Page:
I was often reading when I should have been helping. Or pretending that I was some athlete, performing for adoring crowds, or writing letters to interesting penpals that seemed to always eventually disappoint me. There were a hundred ways that I could have helped to carry the burdens if I had only been observant. Or thinking. But who is thinking or even observant, when you are in the throes of adolescence and self centeredmodular cubes store?
I remember as if it was yesterday, one Easter morning coming downstairs to find my Sweet Mama, working on the Easter meal that we would have after church. I don’t think it was elaborate and I don’t know that there was company coming, but in those days, if you had six children and you went to church on Sunday morning, you always prepared– always made food for when the long sermons were over and people were hungrycovers for samsung galaxy.
She was standing between the kitchen sink and the kitchen table, I was standing at the opening between the dining room and kitchen, by the little telephone stand under the tall, narrow mirror. And I was feeling put upon and grumpy.
“Mama,” I said, standing there in my housecoat. (In our family, you never appeared outside your bedroom unless you were clothed (if you were a boy) or at least in a housecoat (if you were a girl). “What dress am I supposed to wear today?” I knew there were no new ones for me or my two little sistersfashion men clothing wholesale.
She looked up from what she was doing, standing there in the morning light from the window. “I don’t know, Mary Ann,” she said, and I remember that she looked tired. “Maybe you can wear your blue one.” (I’m not sure of the color, here, but let’s just use “blue.”)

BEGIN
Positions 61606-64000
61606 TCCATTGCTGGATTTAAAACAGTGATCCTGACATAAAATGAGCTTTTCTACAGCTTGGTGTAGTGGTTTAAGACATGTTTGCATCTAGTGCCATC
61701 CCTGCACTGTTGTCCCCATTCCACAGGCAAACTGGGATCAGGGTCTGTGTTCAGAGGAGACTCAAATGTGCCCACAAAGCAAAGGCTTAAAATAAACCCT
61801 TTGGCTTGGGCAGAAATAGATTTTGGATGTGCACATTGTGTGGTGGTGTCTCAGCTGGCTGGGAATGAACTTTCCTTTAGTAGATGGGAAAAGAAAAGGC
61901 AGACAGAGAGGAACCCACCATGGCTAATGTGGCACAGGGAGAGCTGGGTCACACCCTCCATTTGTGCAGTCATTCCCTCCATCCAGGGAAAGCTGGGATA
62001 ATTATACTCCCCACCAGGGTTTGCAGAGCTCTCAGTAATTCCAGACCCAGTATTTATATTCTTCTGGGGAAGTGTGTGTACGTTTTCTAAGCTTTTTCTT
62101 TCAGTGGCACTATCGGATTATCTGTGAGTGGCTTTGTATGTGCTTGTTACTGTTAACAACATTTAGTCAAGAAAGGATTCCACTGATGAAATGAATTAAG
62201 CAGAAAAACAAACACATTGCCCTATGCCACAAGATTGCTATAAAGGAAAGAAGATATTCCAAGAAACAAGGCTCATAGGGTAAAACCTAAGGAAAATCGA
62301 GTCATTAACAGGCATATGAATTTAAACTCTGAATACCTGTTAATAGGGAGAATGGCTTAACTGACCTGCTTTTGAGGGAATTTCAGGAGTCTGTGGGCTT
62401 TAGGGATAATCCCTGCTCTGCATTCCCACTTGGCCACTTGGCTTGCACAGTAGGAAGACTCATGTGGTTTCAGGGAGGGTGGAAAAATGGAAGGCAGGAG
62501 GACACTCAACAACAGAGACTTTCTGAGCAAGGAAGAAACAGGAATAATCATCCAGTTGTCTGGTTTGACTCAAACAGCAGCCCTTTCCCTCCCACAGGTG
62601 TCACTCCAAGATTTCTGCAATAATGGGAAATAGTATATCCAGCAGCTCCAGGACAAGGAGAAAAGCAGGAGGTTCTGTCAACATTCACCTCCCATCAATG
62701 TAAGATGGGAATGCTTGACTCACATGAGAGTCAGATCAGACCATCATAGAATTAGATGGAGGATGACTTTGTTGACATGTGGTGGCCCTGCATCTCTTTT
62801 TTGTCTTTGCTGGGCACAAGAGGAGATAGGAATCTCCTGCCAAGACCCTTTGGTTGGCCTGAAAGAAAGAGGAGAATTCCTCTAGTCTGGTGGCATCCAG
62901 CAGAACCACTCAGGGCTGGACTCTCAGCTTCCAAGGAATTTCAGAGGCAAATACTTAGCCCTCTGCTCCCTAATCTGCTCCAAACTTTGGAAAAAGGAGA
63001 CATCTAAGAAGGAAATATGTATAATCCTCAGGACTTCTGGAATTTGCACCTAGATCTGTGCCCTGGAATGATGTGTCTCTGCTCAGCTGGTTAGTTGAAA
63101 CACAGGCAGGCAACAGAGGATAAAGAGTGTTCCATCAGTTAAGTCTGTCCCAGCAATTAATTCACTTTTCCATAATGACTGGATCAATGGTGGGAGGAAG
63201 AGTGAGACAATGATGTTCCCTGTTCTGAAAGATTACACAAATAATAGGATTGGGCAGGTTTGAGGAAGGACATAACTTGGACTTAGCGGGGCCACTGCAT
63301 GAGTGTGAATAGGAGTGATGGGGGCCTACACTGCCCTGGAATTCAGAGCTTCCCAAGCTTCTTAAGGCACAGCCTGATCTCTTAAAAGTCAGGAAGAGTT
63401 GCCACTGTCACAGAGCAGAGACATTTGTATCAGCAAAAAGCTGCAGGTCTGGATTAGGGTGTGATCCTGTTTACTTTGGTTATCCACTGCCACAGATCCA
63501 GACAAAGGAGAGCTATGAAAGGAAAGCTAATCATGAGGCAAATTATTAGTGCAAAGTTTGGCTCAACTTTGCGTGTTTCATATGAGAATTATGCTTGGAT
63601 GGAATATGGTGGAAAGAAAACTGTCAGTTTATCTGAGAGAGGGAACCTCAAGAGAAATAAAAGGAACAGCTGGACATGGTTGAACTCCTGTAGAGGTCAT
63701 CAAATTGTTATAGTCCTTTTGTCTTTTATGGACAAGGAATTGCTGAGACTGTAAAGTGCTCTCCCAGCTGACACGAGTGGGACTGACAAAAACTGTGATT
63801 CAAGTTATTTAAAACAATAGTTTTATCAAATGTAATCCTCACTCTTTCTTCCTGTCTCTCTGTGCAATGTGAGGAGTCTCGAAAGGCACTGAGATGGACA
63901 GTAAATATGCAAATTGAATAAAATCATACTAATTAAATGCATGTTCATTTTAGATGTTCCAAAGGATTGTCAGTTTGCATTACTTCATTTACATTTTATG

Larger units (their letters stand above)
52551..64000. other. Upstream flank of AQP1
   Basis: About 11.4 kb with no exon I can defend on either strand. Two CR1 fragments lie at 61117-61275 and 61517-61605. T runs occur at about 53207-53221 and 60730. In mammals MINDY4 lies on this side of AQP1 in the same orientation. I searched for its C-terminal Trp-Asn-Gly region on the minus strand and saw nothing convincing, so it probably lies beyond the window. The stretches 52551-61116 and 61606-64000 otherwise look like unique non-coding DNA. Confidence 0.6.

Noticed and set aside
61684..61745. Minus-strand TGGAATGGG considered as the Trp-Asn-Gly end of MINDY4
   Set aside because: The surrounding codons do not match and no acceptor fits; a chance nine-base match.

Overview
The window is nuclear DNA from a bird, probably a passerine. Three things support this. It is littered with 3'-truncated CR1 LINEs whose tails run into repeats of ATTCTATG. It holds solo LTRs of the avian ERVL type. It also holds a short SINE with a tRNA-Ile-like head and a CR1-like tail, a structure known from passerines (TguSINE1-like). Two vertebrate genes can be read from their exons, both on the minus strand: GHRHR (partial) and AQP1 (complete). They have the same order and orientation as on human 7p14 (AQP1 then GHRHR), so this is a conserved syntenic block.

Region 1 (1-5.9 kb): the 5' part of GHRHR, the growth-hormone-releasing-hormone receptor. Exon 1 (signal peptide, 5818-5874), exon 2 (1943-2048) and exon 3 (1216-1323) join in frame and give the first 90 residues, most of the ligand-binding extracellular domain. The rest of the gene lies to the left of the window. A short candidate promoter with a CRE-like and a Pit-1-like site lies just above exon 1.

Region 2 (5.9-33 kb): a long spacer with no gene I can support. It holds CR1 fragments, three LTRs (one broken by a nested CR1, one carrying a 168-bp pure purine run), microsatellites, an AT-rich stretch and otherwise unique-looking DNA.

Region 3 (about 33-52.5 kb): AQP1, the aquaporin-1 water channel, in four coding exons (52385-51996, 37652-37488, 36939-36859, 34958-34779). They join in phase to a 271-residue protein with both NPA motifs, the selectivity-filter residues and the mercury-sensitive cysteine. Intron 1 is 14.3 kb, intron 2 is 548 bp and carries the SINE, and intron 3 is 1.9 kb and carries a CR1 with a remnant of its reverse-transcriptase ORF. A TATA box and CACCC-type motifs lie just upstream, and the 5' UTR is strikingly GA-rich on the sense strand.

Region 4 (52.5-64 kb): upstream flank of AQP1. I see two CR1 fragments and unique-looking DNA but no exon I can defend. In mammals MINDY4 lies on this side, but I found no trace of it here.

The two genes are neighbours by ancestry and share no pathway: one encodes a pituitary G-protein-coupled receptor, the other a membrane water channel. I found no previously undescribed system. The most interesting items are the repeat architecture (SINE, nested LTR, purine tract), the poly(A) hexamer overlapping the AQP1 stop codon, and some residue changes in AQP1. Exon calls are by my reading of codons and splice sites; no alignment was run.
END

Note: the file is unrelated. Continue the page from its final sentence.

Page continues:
“But, Mama,” I protested. “I’m not sure that one is clean.” In those days, you hung up your dresses after wearing them until they looked like they needed washing.
“It’s not dirty,” she said. “I’m sure it will be okay.”
And this is what I will regret as long as I have memory. I got angry. “Mama,” I said, burst out spitefully, “you would think that if I couldn’t have a new dress for Easter, I could at least have a clean one!”
My Sweet Mama’s face!!! I was sorry the minute the words were out of my mouth. Hurt, sorrow, sadness washed over her pretty face as I stood there, miserable and ashamed.
“Oh, Mary Ann,” she finally said and her voice was quiet. “You have it all wrong. It isn’t about dresses. It’s about what Jesus did for us on the cross and Him getting alive again . . .” She may have said a whole lot more, but I don’t remember.
What I do know is that something changed in my heart at that very instant. I honestly would never again think that I needed a new dress for Easter. The whole thing of getting new clothes just never held the fascination for me again. And while there have been times when I will get a new dress on sale in the spring and decide to hold it for Easter, it hasn’t been often, and it has never been important.
And while I may use it as an excuse to buy clothes or gifts for needy kids that I love, it is never about the new clothes or the Easter Baskets or Cadbury eggs.
I DID have it all wrong.
It isn’t about dresses.
It’s all about what Jesus did for us on the cross and Him getting alive again.
And I have staked all that matters and my very soul on this one thing: